Vantage-point tree

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A vantage-point tree (or VP tree) is a metric tree that segregates data in a metric space by choosing a position in the space (the "vantage point") and partitioning the data points into two parts: those points that are nearer to the vantage point than a threshold, and those points that are not. By recursively applying this procedure to partition the data into smaller and smaller sets, a tree data structure is created where neighbors in the tree are likely to be neighbors in the space.[1]

One generalization is called a multi-vantage-point tree, or MVP tree: a data structure for indexing objects from large metric spaces for similarity search queries. It uses more than one point to partition each level.[2]

History[edit]

Peter Yianilos claimed that the vantage-point tree was discovered independently by him (Peter Yianilos) and by Jeffrey Uhlmann.[1] Yet, Uhlmann published this method before Yianilos in 1991.[3] Uhlmann called the data structure a metric tree, the name VP-tree was proposed by Yianilos. Vantage-point trees have been generalized to non-metric spaces using Bregman divergences by Nielsen et al.[4]

This iterative partitioning process is similar to that of a k-d tree, but uses circular (or spherical, hyperspherical, etc.) rather than rectilinear partitions. In 2D Euclidean space, this can be visualized as a series of circles segregating the data.

The vantage-point tree is particularly useful in dividing data in a non-standard metric space into a metric tree.

Understanding a vantage-point tree[edit]

The way a vantage-point tree stores data can be represented by a circle.[5] First, understand that each node of this tree contains an input point and a radius. All the left children of a given node are the points inside the circle and all the right children of a given node are outside of the circle. The tree itself does not need to know any other information about what is being stored. All it needs is the distance function that satisfies the properties of the metric space.[5] Just imagine a circle with a radius. The left children are all located inside the circle and the right children are located outside the circle.

Searching through a vantage-point tree[edit]

A vantage-point tree can be used to find the nearest neighbor of a point x. The search algorithm is recursive. At any given step we are working with a node of the tree that has a vantage point v and a threshold distance t. The point of interest x will be some distance from the vantage point v. If that distance d is less than t then use the algorithm recursively to search the subtree of the node that contains the points closer to the vantage point than the threshold t; otherwise recurse to the subtree of the node that contains the points that are farther than the vantage point than the threshold t. If the recursive use of the algorithm finds a neighboring point n with distance to x that is less than | td | then it cannot help to search the other subtree of this node; the discovered node n is returned. Otherwise, the other subtree also needs to be searched recursively.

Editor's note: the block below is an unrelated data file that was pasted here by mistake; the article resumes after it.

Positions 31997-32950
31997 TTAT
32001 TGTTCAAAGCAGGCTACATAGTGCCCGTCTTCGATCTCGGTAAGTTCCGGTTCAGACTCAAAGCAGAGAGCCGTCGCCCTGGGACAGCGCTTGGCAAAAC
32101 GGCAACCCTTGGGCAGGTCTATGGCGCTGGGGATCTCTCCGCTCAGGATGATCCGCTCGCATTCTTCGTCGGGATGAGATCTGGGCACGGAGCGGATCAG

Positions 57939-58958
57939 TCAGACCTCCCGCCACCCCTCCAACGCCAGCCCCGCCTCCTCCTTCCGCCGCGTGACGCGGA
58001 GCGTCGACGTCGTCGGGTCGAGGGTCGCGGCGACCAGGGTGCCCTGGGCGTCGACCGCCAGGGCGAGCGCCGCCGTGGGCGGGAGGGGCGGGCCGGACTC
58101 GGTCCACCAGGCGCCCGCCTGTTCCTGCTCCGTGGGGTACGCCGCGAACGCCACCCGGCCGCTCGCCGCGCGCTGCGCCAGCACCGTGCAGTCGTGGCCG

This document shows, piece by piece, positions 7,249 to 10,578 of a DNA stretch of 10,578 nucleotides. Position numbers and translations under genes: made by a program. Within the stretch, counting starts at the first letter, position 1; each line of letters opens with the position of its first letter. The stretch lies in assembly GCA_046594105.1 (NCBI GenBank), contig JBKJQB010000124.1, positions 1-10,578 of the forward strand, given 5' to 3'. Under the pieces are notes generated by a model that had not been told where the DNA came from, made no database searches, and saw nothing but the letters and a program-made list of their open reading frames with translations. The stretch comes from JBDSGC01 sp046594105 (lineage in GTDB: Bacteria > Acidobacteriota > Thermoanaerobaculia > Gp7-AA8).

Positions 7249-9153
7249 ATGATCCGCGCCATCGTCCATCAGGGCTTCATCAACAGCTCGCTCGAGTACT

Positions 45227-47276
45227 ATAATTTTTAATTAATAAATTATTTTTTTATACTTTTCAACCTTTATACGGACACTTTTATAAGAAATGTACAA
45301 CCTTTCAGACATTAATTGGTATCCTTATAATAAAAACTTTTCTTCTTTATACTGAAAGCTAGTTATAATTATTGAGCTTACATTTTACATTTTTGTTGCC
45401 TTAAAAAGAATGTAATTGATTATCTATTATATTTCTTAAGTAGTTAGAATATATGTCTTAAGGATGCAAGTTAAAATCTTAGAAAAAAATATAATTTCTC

Advantages of a vantage-point tree[edit]

  1. Instead of inferring multidimensional points for domain before the index being built, we build the index directly based on the distance.[5] Doing this, avoids pre-processing steps.
  2. Updating a vantage-point tree is relatively easy compared to the fast-map approach. For fast maps, after inserting or deleting data, there will come a time when fast-map will have to rescan itself. That takes up too much time and it is unclear to know when the rescanning will start.
  3. Distance based methods are flexible. It is “able to index objects that are represented as feature vectors of a fixed number of dimensions."[5]

Implementation examples[edit]

  1. In Python
  2. In C
  3. In Java
  4. In Java (alternative implementation)
  5. In JavaScript
  6. In Ruby

References[edit]

  1. ^ a b Yianilos (1993). "Data structures and algorithms for nearest neighbor search in general metric spaces". Proceedings of the fourth annual ACM-SIAM Symposium on Discrete algorithms. Society for Industrial and Applied Mathematics Philadelphia, PA, USA. pp. 311–321. pny93. Retrieved 2008-08-22. 
  2. ^ CiteSeerX — Indexing Large Metric Spaces For Similarity Search Queries
  3. ^ Uhlmann, Jeffrey (1991). "Satisfying General Proximity/Similarity Queries with Metric Trees". Information Processing Letters. 40 (4). doi:10.1016/0020-0190(91)90074-r. 
  4. ^ Nielsen, Frank (2009). "Bregman vantage point trees for efficient nearest Neighbor Queries". Proceedings of Multimedia and Exp (ICME). IEEE. pp. 878–881. 
  5. ^ a b c d Fu, Ada Wai-chee; Polly Mei-shuen Chan; Yin-Ling Cheung; Yiu Sang Moon (2000). "Dynamic vp-tree indexing for n-nearest neighbor search given pair-wise distances". The VLDB Journal — The International Journal on Very Large Data Bases. Springer-Verlag New York, Inc. Secaucus, NJ, USA. pp. 154–173. vp. Retrieved 2012-10-02. 

External links[edit]